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Uncovering America

Harlem Renaissance

James Van Der Zee, Garveyite Family, Harlem, 1924, printed 1974

James Van Der Zee, Garveyite Family, Harlem, 1924, printed 1974, gelatin silver print, Corcoran Collection (Gift of Eric R. Fox), 2015.19.4388

How do visual artists of the Harlem Renaissance explore black identity and political empowerment?

How does visual art of the Harlem Renaissance relate to current-day events and issues?

How do migration and displacement influence cultural production?

“I believe that the [African American’s] advantages and opportunities are greater in Harlem than in any other place in the country, and that Harlem will become the intellectual, the cultural and the financial center for Negroes of the United States and will exert a vital influence upon all Negro peoples.” —James Weldon Johnson, “Harlem: The Culture Capital,” 1925

The Harlem Renaissance was a period of rich cross-disciplinary artistic and cultural activity among African Americans between the end of World War I (1917) and the onset of the Great Depression and lead up to World War II (the 1930s). Artists associated with the movement asserted pride in black life and identity, a rising consciousness of inequality and discrimination, and interest in the rapidly changing modern world—many experiencing a freedom of expression through the arts for the first time.

While the Harlem Renaissance may be best known for its literary and performing arts—pioneering figures such as Langston Hughes, Zora Neale Hurston, Duke Ellington, and Ma Rainey may be familiar—sculptors, painters, and printmakers were key contributors to the first modern Afrocentric cultural movement and formed a black avant-garde in the visual arts.

Aaron Douglas (1899–1979) is known as the “father of African American art.” He defined a modern visual language that represented black Americans in a new light. Douglas began his artistic career as a landscape painter but was influenced by modern art movements such as cubism, in which subjects appear fragmented and fractured, and by the graphic arts, which typically use bold colors and stylized forms. He and other artists also looked toward West Africa for inspiration, making personal connections to the stylized masks and sculpture from Benin, Congo, and Senegal, which they viewed as a link to their African heritage. They also turned to the art of antiquity, such as Egyptian sculptural reliefs, of popular interest due to the 1922 discovery of King Tutankhamen’s tomb. Printmakers James Lesesne Wells (1902–1993) and Hale Woodruff (1900–1980) also explored a streamlined approach that drew from African and European artistic influences.

Sculptor Richmond Barthé (1901–1989) worked in a realistic style, representing his subjects in a nuanced and sympathetic light in which black Americans had seldom been depicted before. Painter Archibald John Motley Jr. (1891–1981) began his career during the 1920s as one of the first African American graduates of the School of the Art Institute of Chicago. In the early part of his career, he created intimate and direct portraits, such as Portrait of My Grandmother of 1922.

James Van Der Zee (1886–1983), a photographer, became the unofficial chronicler of African American life in Harlem. Whether through formal, posed family photographs in his studio or through photo essays of Harlem’s cabarets, restaurants, barbershops, and church services, his large body of work documents a growing, diverse, and thriving community.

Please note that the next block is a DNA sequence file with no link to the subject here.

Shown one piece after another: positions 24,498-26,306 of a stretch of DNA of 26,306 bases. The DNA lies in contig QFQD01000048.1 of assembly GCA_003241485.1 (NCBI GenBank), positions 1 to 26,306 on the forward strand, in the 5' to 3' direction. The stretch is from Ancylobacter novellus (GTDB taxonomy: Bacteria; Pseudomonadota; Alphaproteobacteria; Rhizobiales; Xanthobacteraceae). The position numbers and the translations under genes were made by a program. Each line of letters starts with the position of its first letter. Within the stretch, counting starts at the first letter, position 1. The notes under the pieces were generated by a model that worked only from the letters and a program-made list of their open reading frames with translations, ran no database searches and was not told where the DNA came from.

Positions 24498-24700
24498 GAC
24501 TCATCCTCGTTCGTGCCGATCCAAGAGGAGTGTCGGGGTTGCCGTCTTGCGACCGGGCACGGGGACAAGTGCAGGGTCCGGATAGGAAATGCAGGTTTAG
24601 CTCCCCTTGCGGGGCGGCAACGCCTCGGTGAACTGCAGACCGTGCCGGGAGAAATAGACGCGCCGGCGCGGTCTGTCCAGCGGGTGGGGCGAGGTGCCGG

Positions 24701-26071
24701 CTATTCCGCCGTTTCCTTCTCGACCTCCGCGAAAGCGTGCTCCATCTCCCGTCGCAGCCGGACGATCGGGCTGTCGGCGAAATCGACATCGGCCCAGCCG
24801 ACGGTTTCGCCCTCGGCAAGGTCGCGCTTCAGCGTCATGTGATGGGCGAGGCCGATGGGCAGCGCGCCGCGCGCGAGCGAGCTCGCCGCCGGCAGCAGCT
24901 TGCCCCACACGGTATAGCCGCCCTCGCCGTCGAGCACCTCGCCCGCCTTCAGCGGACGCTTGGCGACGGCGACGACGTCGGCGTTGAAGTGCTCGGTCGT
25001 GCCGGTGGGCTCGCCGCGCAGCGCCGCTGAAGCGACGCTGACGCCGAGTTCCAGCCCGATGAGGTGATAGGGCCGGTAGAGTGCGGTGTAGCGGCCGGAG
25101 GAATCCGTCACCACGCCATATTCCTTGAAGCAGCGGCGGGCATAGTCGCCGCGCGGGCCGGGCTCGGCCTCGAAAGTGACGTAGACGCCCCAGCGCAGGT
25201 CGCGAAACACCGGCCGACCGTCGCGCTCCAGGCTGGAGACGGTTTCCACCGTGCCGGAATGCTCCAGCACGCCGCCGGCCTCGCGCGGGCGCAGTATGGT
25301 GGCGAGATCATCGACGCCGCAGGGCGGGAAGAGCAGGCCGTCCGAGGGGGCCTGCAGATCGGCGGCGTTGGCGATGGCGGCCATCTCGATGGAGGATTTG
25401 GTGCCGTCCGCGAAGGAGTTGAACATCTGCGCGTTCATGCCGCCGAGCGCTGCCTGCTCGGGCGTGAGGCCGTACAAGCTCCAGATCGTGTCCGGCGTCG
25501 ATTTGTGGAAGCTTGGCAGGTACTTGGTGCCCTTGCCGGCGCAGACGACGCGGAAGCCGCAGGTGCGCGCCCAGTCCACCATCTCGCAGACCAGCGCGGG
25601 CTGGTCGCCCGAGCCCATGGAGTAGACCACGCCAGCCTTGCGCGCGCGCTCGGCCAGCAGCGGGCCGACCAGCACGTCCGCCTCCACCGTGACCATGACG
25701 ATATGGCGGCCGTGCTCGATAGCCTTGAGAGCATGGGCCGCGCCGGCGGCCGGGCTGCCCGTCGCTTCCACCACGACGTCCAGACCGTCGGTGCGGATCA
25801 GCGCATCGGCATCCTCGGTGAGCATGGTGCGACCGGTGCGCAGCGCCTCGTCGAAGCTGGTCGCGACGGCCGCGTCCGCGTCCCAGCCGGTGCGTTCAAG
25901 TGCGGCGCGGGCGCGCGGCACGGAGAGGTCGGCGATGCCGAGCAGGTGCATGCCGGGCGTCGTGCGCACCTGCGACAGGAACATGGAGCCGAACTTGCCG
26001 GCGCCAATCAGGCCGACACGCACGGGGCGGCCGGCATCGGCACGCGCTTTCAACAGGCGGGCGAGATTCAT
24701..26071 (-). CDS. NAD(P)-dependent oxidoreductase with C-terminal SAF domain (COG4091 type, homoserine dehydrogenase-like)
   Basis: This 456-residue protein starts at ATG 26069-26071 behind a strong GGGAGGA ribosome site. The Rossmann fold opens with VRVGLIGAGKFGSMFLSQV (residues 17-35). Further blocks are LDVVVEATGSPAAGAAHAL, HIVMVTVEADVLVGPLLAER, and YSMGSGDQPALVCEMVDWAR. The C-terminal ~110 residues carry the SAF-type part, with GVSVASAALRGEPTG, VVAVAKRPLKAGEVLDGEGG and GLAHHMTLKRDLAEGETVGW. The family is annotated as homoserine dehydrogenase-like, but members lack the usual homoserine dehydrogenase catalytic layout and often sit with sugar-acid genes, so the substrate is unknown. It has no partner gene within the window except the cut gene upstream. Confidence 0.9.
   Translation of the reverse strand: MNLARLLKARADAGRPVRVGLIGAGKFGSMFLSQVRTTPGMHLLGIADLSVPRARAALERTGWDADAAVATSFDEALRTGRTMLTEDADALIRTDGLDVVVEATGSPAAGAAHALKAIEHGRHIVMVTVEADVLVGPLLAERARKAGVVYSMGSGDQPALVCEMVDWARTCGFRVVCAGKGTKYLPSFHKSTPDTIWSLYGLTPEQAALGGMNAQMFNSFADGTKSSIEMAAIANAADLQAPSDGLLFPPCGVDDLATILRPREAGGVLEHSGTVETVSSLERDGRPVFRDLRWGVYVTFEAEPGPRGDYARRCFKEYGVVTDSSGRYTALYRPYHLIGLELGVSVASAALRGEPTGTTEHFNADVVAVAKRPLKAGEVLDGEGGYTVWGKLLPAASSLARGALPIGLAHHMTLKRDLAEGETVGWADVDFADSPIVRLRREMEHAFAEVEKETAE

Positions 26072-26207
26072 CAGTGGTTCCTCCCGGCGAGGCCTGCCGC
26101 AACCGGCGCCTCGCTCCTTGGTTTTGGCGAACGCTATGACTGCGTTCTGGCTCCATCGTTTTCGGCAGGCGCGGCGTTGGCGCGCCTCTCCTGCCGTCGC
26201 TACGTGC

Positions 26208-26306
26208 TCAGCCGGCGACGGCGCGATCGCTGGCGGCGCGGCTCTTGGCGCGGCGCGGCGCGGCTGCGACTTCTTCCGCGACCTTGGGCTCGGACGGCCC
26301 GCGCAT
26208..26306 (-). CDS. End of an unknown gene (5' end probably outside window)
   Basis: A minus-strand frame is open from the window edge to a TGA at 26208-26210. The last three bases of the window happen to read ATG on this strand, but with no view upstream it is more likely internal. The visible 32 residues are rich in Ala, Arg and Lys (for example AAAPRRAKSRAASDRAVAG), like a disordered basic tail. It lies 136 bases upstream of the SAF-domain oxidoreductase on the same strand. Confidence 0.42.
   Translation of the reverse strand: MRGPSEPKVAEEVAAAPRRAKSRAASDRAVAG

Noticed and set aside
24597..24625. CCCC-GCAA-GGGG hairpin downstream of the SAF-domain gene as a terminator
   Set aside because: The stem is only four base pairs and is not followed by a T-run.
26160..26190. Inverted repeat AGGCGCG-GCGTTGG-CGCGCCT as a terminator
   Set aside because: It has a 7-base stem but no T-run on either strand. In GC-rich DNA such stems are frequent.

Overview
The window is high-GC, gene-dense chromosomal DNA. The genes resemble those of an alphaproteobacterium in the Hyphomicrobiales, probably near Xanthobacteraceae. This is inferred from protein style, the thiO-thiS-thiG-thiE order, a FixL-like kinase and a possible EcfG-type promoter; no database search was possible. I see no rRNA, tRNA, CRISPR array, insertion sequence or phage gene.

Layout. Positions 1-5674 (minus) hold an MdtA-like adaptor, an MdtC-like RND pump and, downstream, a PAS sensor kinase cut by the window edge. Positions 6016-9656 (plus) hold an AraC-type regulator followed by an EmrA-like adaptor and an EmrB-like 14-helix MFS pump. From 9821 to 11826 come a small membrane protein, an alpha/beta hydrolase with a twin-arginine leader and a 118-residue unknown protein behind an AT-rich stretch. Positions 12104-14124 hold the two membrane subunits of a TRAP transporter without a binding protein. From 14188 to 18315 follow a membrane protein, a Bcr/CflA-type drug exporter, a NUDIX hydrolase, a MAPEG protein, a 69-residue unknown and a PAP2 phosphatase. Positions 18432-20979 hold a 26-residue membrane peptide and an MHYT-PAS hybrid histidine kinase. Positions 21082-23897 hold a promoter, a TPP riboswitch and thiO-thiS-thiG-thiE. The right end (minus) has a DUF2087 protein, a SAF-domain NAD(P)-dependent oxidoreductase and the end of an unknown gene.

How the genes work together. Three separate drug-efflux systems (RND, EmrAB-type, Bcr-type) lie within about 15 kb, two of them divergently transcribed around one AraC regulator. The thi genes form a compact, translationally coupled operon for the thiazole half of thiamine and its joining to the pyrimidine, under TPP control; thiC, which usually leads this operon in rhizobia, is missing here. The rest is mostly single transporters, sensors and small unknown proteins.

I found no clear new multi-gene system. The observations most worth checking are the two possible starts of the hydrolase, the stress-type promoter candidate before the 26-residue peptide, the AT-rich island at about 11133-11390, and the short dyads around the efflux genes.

The formation of new African American creative communities was engendered in part by the Great Migration—the largest resettlement of Americans in the history of the continental United States, mainly from rural Southern regions to more populous urban centers in the North. Pursuit of jobs, better education, and housing—as well as escape from Jim Crow laws and a life constrained by institutionalized racism—drove black Americans to relocate.

The onset of the Great Depression in 1929 deflated the artistic energy of the period as many people became unemployed and focused on meeting basic needs. Yet the Harlem Renaissance planted artistic seeds that would germinate for decades. Many of the visual artists associated with the Harlem Renaissance came to participate in the Federal Art Project (1935–1943), an employment program for artists sponsored by President Franklin Delano Roosevelt’s Works Progress Administration. Further, a key legacy of the Harlem Renaissance was the creation of the Harlem Community Art Center (HCAC) in 1937, part of a cross-country network of arts centers. The HCAC offered hands-on art making led by professional artists and maintained a printmaking workshop. The HCAC was critical in providing black artists continued support and training that helped sustain the next generation of artists to emerge after the war. In subsequent decades, the Harlem Renaissance inspired new waves of artists and laid critical groundwork for the civil rights movement and the Black Arts Movement.

As a final note, women artists were also part of the Harlem Renaissance and participated especially as singers, actors, dancers, and writers. Less well-known are the women visual artists of the period. Gaining access to the visual arts scene was more difficult than entry into the performing arts, as the practice of painting and sculpture in particular were not considered gender-appropriate or “feminine.” Two sculptors, Meta Vaux Warrick Fuller (1877–1968) and Augusta Savage (1892–1962), the latter an activist, artist, and director of the HCAC, made their mark during the period, but their work has been largely overlooked and is only coming into full assessment by art historians today.